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December 18, 2018

Being Sick.

I’d lie if I said that I’m no longer sick.

Unfortunately, this sickness is not so easily shaken. There’s no miracle drug, and it’s highly stereotyped and full of shame. One of the reasons I’ve never spoken about it before is because the shame of having an illness that predominantly effects white middle class young women, is embarrassing. It silenced me. It took away my ability to recognize that something serious was happening. The illness keeps you invisible, but shame keeps you silent. I was dying, and I was getting positive feedback and approval from those around me. I was so filled with the shame of being sick that I buried it inside and would do everything possible to pretend that nothing was wrong. I ate shame like it was the food I hid and avoided throughout most of my teenage years, and into my twenties.


I’m still filled with shame. And that little devilish voice in my head is a constant. It gets quieter as you learn to decipher the lies and calm it down, but it will always be there. It’s hard to have an illness riddled in shame yet also so public. I mean, I’m doing it to myself, right? But the hate and utter disgust I felt for myself, my body, and my thoughts, were so strong they were palpable. They lead me close to death. My heart almost stopped beating and feeling, and my body began to shut down. As the voice lead me towards the cliff’s edge excruciatingly slowly and silently, I refused to admit that there was a problem because somehow, I knew it was unacceptable to feel these things towards myself. I felt shame at turning away food when so many others don’t have access to it, and I felt shame every time I took a bite.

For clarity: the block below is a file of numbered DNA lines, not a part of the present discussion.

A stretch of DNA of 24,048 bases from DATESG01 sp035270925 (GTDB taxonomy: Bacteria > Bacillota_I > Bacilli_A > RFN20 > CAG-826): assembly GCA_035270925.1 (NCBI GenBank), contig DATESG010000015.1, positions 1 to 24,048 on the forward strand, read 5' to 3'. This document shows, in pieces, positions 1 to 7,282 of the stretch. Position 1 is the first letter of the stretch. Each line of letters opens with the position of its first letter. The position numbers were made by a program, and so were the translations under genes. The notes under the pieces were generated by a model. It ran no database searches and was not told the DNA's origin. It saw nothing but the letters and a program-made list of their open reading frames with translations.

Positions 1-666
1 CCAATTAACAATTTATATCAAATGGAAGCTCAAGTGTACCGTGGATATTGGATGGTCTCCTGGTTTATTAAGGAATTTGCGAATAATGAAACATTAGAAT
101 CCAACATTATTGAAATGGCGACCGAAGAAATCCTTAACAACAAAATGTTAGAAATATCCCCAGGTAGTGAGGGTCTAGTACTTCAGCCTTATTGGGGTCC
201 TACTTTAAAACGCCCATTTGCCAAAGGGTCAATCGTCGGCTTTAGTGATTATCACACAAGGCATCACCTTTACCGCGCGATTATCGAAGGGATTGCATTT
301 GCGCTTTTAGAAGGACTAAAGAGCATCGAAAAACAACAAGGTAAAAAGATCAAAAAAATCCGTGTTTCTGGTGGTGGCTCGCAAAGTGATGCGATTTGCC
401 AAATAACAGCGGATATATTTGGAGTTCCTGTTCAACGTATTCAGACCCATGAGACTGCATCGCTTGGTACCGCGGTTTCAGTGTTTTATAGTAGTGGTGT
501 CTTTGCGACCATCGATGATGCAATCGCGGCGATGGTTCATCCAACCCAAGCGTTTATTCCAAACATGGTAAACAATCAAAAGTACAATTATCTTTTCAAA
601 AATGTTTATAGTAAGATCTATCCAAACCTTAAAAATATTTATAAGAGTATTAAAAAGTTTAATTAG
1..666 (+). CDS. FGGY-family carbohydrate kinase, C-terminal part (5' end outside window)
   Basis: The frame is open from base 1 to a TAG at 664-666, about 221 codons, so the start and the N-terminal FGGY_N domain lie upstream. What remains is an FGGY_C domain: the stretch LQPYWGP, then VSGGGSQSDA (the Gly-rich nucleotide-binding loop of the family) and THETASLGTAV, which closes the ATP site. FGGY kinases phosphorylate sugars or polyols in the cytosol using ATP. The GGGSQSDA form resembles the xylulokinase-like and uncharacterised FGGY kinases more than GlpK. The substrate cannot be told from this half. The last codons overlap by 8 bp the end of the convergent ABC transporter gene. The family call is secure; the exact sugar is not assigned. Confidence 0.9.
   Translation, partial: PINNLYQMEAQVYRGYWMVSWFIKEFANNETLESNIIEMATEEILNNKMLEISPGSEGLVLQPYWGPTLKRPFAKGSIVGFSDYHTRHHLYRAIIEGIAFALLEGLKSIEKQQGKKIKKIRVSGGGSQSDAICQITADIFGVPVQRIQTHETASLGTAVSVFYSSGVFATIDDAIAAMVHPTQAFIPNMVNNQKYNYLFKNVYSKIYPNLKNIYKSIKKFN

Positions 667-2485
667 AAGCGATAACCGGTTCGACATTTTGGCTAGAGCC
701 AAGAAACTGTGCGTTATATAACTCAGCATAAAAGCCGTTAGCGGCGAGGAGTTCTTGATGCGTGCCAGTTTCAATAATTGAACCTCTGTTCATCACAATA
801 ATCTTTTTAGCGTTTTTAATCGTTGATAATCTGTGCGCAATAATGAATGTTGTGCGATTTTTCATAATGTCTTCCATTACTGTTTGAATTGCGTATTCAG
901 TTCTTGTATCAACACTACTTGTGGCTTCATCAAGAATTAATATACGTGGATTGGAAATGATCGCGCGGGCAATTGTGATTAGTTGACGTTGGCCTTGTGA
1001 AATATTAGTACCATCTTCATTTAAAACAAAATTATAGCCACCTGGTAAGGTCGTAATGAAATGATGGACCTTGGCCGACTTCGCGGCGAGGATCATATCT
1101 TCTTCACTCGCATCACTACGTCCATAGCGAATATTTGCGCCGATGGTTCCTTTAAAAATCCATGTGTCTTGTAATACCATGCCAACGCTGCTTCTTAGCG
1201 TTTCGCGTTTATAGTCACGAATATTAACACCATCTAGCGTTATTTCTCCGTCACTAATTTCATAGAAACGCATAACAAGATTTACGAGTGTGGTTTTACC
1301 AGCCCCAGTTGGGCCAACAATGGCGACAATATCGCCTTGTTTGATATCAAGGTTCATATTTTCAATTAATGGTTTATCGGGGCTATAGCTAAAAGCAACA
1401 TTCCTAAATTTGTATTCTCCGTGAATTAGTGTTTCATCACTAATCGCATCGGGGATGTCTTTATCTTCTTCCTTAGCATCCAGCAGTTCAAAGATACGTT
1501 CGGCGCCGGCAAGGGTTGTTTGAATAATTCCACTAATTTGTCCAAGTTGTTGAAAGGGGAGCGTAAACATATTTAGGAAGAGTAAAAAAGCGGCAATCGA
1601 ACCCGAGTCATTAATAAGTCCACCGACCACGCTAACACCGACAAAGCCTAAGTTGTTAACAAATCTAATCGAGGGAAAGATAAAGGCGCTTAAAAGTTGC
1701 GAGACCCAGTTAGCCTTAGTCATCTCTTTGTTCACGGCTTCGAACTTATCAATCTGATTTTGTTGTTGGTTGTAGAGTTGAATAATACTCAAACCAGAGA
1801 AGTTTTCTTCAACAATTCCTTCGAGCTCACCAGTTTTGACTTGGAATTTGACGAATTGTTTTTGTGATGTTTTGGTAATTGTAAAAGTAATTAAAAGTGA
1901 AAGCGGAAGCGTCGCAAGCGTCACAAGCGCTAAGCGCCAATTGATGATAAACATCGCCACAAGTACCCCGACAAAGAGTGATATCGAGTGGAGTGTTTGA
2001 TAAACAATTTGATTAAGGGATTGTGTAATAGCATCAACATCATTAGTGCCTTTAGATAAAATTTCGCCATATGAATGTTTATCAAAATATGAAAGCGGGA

It’s a finicky thing, this illness, because we’re walking proof of our pain. Yet we plaster on smiles and pretend to be alright because what would be worse? Admitting that I’m making myself sick or holding the pain and hate so tightly that I isolate myself from all the love and bodies around me. So closely that the voice and my person become one. Intertwined, disillusioned, and depressed I thought at least this way no one else will know.


It took some time, but eventually the voice consumed me, and we became one. This dark union lead me to feel that somehow dying in silent shame was better than revealing the broken mess inside me.


I never wanted to publicly discuss these things. I would watch other people come out with their stories and I would think “they’re showing they’re flaws. They’re showing they’re weakness. I feel sorry for them”. But these experiences don’t make us weak, they make us strong. And sharing them makes us brave.


On the eve of my 22ndbirthday I wrote this down while stuck in the Toronto Pearson Airport with a blizzard raging outside. After hours of watching the storm wipe out the world, I decided I was tired of letting shame control my life. I was tired of hiding and holding on to so much pain. I was ready to let it go and try to let people see me as I am. So, I walked out into the storm and let myself feel strong admits the raging wind and snow.


I can’t believe how long it took for me to realize that showing the colours of yourself that you’re shameful of and that feel raw and uncomfortable isn’t showing your weakness. In fact, its showing vulnerability that allows us to be free and forgiving of ourselves and others. I hope I can begin to meet the world again as I really am.

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